Capcom Iconic Fighting Collection – Review

When it comes to Fighting games, there is no company more iconic than Capcom. Whether it’s Monster Hunter Rise: Sunbreak that we reviewed recently. Their library is mouth-watering, and it just so happens that their latest game celebrates much of their 35yr of history with the genre in Capcom Fighting collection, which brings together two of their biggest fighting game series and more and more as part of a 10 arcade game collection, including the likes of Hyper Street Fighter Two, The Anniversary Edition, Red Earth, Dark Stalkers, The Night Warriors, Night Warriors, Dark Stalkers Revenge, Vampire Savior, The Lord of Vampire, Vampire Hunter Two, Dark Stalkers Revenge, Vampire Savior Two, The Lord of Vampire, Cyberbots, Full Metal Madness, Super Puzzle Fighter II, Turbo and Super Gem Fighter Minimx yeah, it’s a lot, but this isn’t just a museum as it includes some modern features too, like well yeah, a museum, but also more including online play for every game complete with Rollback net code.

So is it the game to celebrate 35 years of finding game lineage, or did it leave us wanting for more? Well, first it can’t be understated how important this collection is for Western fans of Dark stalkers in particular. Not only is this the first time that the sequels of Empire, Xavier and Hunter have been released outside of Japan, but all the others have never been rereleased internationally before either.

And as one who is experiencing the former two games for the first time ever, it’s been fun to compare how they developed over time and how that later impacted the sake of Saturn and PlayStation releases. The Dark stalkers, it helps out the Dark stalker games are quite good, even if they mostly build continuously on what came before for sentimental value. I appreciate that the original game is here, but the Japan only sequels offer the most serious tweaks on top of a few additional characters to keep the action further balanced and far more interesting, but I would say it’s still worth trying them all, at least for a bit. There are some characters that are present in all five and seeing the flight alterations between titles is fun. The five Dark Stalker games along with Hyper street Fighter 2, Red Earth all play in a somewhat similar fashion and are pretty easy to get into

For that reason, it mostly comes down to learning the individual characters and seeing how well you fare with them. My personal standout of those is Red Earth with a fun fantasy influence and characters that feel unique to each other. What really makes it stand out is the quest mode for solo players where you constantly upgrade your character a bit like an RPG, but obviously with a fighting twist, making the proceedings important to think through. And that’s more important than you might think as there are multiple gruesome deceases and silly endings that the player can experience. It is legitimately quite mind blowing how graphic the soul is with enemies not holding anything back.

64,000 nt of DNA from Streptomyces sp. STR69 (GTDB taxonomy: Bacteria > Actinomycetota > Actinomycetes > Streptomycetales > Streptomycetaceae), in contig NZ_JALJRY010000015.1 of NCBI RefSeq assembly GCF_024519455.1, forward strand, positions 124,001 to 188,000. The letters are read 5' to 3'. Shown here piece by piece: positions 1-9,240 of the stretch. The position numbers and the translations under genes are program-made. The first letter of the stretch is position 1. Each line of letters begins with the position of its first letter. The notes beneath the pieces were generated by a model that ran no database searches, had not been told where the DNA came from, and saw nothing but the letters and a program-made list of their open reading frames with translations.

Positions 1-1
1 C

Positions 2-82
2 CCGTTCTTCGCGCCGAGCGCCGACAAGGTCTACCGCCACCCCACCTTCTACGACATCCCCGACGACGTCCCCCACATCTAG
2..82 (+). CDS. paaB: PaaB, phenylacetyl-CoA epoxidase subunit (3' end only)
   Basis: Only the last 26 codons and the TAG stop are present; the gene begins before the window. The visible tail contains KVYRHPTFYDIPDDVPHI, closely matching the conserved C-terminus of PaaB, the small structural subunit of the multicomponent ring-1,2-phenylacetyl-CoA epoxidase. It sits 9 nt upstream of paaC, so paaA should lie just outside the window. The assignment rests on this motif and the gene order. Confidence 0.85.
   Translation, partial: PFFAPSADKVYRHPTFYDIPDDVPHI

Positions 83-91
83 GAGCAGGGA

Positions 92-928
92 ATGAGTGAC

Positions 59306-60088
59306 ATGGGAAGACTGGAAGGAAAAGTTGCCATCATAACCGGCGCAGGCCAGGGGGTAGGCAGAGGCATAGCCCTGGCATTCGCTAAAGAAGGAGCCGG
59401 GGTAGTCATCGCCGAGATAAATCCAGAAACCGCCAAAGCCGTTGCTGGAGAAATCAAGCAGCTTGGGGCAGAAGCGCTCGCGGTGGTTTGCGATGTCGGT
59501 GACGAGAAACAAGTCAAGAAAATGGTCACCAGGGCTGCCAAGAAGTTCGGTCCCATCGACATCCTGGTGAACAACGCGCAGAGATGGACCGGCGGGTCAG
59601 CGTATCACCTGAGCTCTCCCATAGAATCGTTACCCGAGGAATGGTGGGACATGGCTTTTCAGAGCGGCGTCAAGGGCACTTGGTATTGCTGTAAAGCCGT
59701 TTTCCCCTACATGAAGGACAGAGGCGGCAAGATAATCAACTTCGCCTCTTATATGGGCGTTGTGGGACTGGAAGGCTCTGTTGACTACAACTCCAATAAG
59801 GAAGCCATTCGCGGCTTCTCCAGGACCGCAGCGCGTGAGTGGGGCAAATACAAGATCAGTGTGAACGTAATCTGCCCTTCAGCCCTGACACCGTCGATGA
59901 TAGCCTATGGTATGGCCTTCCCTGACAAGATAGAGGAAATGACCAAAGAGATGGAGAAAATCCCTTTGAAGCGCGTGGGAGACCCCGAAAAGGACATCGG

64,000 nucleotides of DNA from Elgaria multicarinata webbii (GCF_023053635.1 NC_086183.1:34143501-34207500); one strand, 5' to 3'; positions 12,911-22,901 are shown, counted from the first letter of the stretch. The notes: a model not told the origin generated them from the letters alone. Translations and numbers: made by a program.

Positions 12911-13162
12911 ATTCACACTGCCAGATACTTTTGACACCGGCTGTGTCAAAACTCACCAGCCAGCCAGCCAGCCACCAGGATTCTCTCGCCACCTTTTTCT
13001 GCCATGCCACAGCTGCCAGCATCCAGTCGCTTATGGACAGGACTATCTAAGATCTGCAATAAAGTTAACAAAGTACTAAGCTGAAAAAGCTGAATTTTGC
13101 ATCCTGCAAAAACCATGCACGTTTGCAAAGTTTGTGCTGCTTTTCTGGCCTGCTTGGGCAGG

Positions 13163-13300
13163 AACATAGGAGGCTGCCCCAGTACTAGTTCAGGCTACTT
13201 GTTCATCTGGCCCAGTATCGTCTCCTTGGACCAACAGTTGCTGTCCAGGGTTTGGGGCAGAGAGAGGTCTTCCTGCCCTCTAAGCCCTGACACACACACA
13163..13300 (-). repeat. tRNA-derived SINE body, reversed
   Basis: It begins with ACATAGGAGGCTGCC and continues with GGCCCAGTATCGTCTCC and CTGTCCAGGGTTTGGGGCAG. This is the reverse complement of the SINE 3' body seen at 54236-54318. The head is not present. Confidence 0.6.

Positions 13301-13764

The only problem is that you only play as four characters, but at least all of their moves are completely different. It’s all very unique within the Capcom catalog, focusing more on magic and enemies with massive health bars. It gives the standard arcade style progression a lot more purpose and attitude, and I loved it. That leaves three more attractions. The one that was brand new to us was Cyberbots Full Metal Madness, and it might be my least favourite of the bunch.

Though with a more simplified moveset and hard hitting robots, this game is a little bit more accessible and initially fun to play around with, but between the stiff controls and the focus on spectacle over substance, it starts to lose appeal pretty quick, even if there are occasional moments that shine through. Super Puzzle Fighter II Turbo and Super Gem Fighter Mini Mix help give this package some major substance and a bit more of a unique flair. Puzzle Fighter is an excellent puzzle battle game, similar to titles like Panel De Pon and Puyo Puyo. It’s all about gems of the same color, letting them burst and fill your opponent with complete garbage. Super Gem Fighter Minimix is a game with a tighter set of fighting moves where it’s more about chaos and collecting gems.

It’s cute and surprisingly deep as you can power your character and use items to pull ahead of your competition. Where it clicks is when you use the power of the gems and become more powerful. It’s a weird balancing act that just works extremely well. All in all, it’s a solid collection of games, but while a complete collection of Dark Stalkers is appreciated, it does represent half of the ten games here, and we wish that Capcom would delve even deeper into its library. There are enough finding games in their back catalog that are equally deserving of love.